Tuesday, April 17, 2007
Grandpère and I went to eat at Oncale's Restaurant in Chackbay today. He had a yen for crawfish etouffée. I like my own crawfish etoufée recipe the best, and I told him that, but he retorted, "Well, you never cook it any more." Fair enough.
Anna Oncale, the proprietor of the restaurant, is 83 years old, and still does the cooking and works the tables. Her picture is above.
Behind the restaurant is a large dance hall that was once a foot-stomping place back in the day, however the glory days are past. Anna showed us a framed copy of this article by David Jacobs in The Daily Comet, which tells of those days:
But Anna Oncale, 82, who said she founded the place with her late husband, Herbert, 60 years ago, remembers when patrons came from as far away as Grand Isle and Morgan City to dance, drink and, sometimes, get a bit rowdy.
“We had dances here for 31 years,” she said Thursday, standing near her empty wooden dance floor ringed with tables sporting plastic tablecloths. “Once we had 600 people here. Some of them had to stand outside.”
They had dances every weekend. She said New Orleans legend Irma Thomas performed there, but most, like the Bel-Airs and Billy Wray & Show Band Royale, are long forgotton. But the beer was cold, and there weren’t all that many entertainment options at the time.
They had a few bouncers, and Oncale herself would wield a big stick from time to time with folks who had one, or two or six, too many.
“You had to have something happening, or you wouldn’t have a crowd,” she said. “One might want to hit the other one, so you had to stop them. They would come back in holding each other by the neck.”
But she said they were mostly well-behaved, and the patrons in her many photographs don’t look like ruffians. The pictures are undated, with black-and-white shots of men in hats and ties and women in ankle-length dresses giving way to color photos of less-formal customers with shaggy hair.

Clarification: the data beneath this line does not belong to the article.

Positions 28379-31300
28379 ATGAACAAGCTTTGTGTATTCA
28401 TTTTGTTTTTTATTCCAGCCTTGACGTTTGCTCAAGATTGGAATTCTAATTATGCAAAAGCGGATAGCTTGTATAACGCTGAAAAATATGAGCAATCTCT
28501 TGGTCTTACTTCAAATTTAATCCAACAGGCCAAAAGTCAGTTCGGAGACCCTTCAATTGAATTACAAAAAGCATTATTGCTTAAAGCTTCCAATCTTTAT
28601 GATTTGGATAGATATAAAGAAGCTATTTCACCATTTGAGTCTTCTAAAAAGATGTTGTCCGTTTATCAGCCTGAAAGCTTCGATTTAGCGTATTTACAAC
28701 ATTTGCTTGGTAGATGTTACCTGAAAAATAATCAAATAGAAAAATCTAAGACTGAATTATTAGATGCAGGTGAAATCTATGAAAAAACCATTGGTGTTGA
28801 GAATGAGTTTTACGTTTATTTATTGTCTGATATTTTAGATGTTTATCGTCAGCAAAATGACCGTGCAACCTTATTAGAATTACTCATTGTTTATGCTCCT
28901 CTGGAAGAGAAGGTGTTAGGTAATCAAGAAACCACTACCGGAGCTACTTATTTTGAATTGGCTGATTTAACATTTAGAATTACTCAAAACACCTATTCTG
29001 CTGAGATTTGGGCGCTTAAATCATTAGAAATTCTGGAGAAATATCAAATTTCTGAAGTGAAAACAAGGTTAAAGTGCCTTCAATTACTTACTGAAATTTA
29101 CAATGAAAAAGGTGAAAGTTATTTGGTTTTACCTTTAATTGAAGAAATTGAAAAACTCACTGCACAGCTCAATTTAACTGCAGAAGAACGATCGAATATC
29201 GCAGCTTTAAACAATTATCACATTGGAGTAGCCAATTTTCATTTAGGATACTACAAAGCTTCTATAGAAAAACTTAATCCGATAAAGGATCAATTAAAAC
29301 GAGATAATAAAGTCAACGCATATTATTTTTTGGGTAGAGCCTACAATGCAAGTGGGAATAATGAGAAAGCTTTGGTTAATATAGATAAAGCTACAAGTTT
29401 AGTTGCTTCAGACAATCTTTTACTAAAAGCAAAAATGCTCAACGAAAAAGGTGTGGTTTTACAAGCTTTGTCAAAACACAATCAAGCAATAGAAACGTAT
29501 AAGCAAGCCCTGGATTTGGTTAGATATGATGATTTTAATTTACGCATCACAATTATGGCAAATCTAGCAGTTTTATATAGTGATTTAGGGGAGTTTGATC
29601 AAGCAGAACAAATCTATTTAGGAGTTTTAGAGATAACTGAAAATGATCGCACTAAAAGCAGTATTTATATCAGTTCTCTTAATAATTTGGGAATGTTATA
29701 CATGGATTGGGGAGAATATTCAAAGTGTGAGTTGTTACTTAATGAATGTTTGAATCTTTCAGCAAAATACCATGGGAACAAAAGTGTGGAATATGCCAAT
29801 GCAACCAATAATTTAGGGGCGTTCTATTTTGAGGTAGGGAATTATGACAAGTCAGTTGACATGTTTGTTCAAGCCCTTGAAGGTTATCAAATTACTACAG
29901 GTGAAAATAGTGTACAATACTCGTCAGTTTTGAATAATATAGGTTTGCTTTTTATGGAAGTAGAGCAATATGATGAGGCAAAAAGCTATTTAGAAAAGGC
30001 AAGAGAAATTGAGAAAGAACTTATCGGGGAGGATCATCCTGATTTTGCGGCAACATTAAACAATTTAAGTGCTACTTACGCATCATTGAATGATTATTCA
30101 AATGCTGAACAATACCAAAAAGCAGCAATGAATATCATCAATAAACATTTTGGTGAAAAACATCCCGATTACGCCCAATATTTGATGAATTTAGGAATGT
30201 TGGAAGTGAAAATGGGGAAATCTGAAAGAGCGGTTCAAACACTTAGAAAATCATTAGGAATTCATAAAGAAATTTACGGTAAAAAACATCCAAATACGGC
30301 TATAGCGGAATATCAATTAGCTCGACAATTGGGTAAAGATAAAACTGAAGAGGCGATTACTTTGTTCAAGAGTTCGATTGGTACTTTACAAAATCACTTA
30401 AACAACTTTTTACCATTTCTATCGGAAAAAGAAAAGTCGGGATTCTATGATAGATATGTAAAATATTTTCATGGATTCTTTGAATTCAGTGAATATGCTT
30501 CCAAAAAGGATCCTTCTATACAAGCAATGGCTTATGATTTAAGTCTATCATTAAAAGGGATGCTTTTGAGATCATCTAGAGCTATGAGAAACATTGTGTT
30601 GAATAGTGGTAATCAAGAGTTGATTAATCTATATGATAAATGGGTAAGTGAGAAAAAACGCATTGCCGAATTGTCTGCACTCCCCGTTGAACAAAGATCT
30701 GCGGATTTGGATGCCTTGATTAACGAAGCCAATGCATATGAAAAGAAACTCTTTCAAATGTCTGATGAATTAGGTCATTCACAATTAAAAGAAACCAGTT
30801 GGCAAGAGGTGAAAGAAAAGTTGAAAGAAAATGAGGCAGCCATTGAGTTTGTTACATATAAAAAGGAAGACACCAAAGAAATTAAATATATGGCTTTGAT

Quite a few folks who grew up around here have told us that they met their spouses at Oncale's. The dance hall is a sight to behold. It's still in good shape, with its large wooden dance floor intact. The juke-box with the old songs on it still stands in the hall. It's a shame that it's not used any more.
She said she has turned down an offer of $100,000 for her building, which features several rooms, including her living quarters in the back. The numerous antiques, like the dusty piano, the clock over the bar featuring the Budweiser clydesdales, and more heavy furniture than she could possibly use, might be worth thousands to collectors as well.
MadPriest, if you are around, I think you would have loved the place in your - ahem - younger days.
Before Katrina, tour groups from New Orleans would stop and eat at the restaurant, but the tourist trade has dried up. While we were there, only two others were at lunch.
Chackbay and Choupic are small communities up the road from us. Just in case you don't know, choupic is also a fish. I have never eaten it, but folks around here fish for it and eat it.
I remember hearing that the fish must be cooked while it's fresh, so I Googled around and found this recipe at Landing Big Fish, which I thought was informal and amusing. It includes this cautionary advice:
...also try to fillet the fish fresh, that way the meat does not turn to "cotton". After you have cut the slab off lay it on a pan and try to pull out any loose scales. Don't worry if you don't get them all just watch out for them when eating.